Veteran racecourse clerk pipped at the post in village marrow growing contest

Mark Kershaw's marrow tipped the bathroom scales at 28lbs

Mark Kershaw, former clerk of the course or managing director at Sandown, Epsom, Newbury, Ayr, Musselburgh and Ffos Las and a non-executive director at Down Royal, did not sit on his hands during lockdown.

The veteran racecourse executive not only organised, but took part in a competition to grow giant marrow in the village of Linkenholt, and, though he remains a maiden in this discipline, he finished in the frame and has, to a certain extent, made it; a photograph in the Andover Advertiser.

Just to give you context, I believe the record for a giant marrow is about 118lb, which was grown in South Wales in 2013. It was about 3ft long and was, by all accounts, “heavier than a hippo” (a slight exaggeration and I dare say it did not taste too good either but that is not the point).

Kershaw (right) “fed” his with manure provided by local cattle baron Colin Pontin, a friend of both Richard Hannon and Mick Channon, who has threatened to own a racehorse but has never quite gone through with it.

However, if John Gosden was describing Kershaw’s marrow in terms of a race, he might have used one of his great Americanisms and said it “ran out of real estate” in that it only started to grow exponentially in the past fortnight and the winning post came too soon for it.

At the weigh-in, it tipped the bathroom scales at 28lb. If, as it seems, it is the done thing to compare one’s marrow to an aquatic animal, then Kershaw’s was about the same weight as a newborn seal pup.

The competition, though, was won by Linkenholt’s former post mistress Tina Abbott, whose specimen weighed in at an impressive 44lb, the equivalent in weight to a wet, large-sized dog but still some way off a hippo.

She knew she had a winner on her hands a long way out and, to prevent any skulduggery, employed her husband, Rob, to act as nightwatchman and keep an eye on the shadowy Kershaw’s movements in early autumn. Bringing up the rear was Katie Kershaw, the main man’s daughter and a director at Epsom, who seems to have confused marrow with courgette; her stunted effort was a right minnow and only weighed a few ounces.

Kershaw, who was 67 on Monday, has the bit between his teeth now. He has cannibalised his marrow for its seed, has taken out a subscription to Gardeners World and is planning an entry for Harrogate, the giant vegetable world’s Chelsea, next year.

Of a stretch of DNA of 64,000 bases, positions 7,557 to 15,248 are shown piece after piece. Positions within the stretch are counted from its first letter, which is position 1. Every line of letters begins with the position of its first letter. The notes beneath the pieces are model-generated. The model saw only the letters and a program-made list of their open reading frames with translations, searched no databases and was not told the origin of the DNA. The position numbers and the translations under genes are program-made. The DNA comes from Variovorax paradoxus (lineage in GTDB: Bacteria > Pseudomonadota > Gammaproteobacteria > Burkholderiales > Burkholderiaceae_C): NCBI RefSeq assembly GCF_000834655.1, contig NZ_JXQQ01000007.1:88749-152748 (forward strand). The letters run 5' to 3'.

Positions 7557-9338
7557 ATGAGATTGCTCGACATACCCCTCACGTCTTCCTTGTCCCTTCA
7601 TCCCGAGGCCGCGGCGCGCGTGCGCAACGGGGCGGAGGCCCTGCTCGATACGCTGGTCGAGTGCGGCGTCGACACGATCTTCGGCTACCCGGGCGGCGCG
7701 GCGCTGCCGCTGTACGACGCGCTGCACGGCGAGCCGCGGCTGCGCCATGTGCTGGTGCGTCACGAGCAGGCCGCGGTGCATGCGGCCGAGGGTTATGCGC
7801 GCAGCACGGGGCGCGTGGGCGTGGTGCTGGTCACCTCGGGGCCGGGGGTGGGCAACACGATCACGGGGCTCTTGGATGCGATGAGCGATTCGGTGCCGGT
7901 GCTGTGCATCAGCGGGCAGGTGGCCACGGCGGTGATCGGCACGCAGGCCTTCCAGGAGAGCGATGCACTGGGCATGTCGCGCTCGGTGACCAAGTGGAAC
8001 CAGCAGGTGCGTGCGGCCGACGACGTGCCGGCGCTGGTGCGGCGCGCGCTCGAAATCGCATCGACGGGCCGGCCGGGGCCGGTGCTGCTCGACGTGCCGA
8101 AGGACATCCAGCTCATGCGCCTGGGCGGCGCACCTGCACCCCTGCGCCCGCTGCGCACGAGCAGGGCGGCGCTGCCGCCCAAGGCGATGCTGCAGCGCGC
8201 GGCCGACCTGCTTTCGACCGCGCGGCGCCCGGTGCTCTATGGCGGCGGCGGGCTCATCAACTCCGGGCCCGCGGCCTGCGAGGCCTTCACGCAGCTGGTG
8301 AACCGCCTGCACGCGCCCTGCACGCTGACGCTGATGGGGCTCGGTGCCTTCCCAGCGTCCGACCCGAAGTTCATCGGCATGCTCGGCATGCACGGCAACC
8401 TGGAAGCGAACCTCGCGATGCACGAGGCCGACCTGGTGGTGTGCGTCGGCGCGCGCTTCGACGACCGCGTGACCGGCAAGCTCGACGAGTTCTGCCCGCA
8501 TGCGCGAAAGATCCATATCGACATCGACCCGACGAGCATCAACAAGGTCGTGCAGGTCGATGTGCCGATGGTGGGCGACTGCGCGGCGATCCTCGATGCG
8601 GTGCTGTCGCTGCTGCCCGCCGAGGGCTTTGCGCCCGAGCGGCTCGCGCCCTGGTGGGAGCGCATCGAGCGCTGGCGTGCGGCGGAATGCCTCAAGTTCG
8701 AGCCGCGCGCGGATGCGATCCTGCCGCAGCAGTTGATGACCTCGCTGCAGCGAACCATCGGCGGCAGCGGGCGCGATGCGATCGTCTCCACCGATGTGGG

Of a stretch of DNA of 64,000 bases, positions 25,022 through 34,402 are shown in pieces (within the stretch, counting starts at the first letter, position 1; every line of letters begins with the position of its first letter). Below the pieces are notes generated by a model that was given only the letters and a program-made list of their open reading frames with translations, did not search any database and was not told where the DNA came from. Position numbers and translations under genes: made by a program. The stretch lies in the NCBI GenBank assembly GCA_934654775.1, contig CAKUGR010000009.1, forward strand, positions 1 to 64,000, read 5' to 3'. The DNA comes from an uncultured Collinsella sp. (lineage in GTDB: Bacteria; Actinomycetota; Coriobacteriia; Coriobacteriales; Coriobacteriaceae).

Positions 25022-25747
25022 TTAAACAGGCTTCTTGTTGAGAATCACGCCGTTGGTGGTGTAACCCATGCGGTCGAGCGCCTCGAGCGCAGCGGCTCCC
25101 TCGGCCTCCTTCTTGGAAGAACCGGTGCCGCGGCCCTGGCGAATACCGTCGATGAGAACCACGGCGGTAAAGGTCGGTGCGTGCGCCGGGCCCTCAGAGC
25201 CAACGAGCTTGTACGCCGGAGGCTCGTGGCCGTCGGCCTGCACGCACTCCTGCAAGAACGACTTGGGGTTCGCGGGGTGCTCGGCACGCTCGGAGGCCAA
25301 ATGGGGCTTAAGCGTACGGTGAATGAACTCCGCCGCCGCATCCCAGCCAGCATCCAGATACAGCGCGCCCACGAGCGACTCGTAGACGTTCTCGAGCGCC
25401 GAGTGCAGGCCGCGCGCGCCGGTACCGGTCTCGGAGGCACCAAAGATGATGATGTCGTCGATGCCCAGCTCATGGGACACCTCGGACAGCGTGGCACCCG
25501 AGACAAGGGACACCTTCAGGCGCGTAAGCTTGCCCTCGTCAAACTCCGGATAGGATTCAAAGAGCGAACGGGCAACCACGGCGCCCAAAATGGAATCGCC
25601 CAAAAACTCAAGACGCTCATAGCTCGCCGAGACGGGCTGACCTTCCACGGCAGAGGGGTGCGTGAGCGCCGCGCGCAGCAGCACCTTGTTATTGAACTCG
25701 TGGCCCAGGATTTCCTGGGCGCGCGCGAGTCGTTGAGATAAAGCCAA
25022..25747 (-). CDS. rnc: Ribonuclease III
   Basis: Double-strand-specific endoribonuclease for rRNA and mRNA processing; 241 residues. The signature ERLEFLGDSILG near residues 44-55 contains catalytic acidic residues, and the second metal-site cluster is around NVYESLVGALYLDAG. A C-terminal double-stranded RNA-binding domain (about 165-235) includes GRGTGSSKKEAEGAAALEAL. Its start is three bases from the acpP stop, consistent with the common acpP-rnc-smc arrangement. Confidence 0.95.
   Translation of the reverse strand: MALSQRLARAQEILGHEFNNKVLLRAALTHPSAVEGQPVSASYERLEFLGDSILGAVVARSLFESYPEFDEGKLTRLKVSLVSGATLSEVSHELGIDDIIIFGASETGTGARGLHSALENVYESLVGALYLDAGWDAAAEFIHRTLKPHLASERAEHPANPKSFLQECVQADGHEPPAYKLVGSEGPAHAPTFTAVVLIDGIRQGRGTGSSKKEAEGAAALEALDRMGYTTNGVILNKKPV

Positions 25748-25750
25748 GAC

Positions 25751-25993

The spooky myth behind one of the great equine artworks

On Thursday week at Cheffins Autumn Sale in Cambridge, a collection of important works, from the mid 18th century to the end of the 19th century, by some of the most eminent equine artists of the time come under the hammer.

They include paintings by John Wootton, James Seymour and Peter Tillemans (who, together, formed the English School of Sporting Painting), Francis Sartorius, his son JN Sartorius and Emil Adam.

The collection was put together by John Dunn Gardner and, in due course, his son Algernon for their home, Denston Hall, in Suffolk. They were left to his daughter Miriam who was married to the popular Newmarket trainer Harvey Leader, who saddled the 1926 Grand National victor Jack Horner as well as numerous big Flat winners.

They include a painting by Tillemans of King George I’s only visit to Newmarket in 1717. If the number of visits a monarch makes to Newmarket is a measure of how much they like racing, then it is fair to say he was not keen.

Apart from several of Eclipse, one of the most interesting is Wootton’s Bloody Shouldered Arabian, an important sire imported from Aleppo in 1717 when putting Arabians to British hunter mares to produce the thoroughbred was all the rage.

The myth behind the bloody-shouldered Arabian is that his dam carried a sheikh into battle in the desert.

The sheikh was cut to ribbons in the fight and, as the mare carried him home, he bled all over her shoulder before carking it. The next day, so the story goes, the mare gave birth to a grey foal (the bloody-shouldered Arabian) which had a red pigment down his shoulder. Spooky.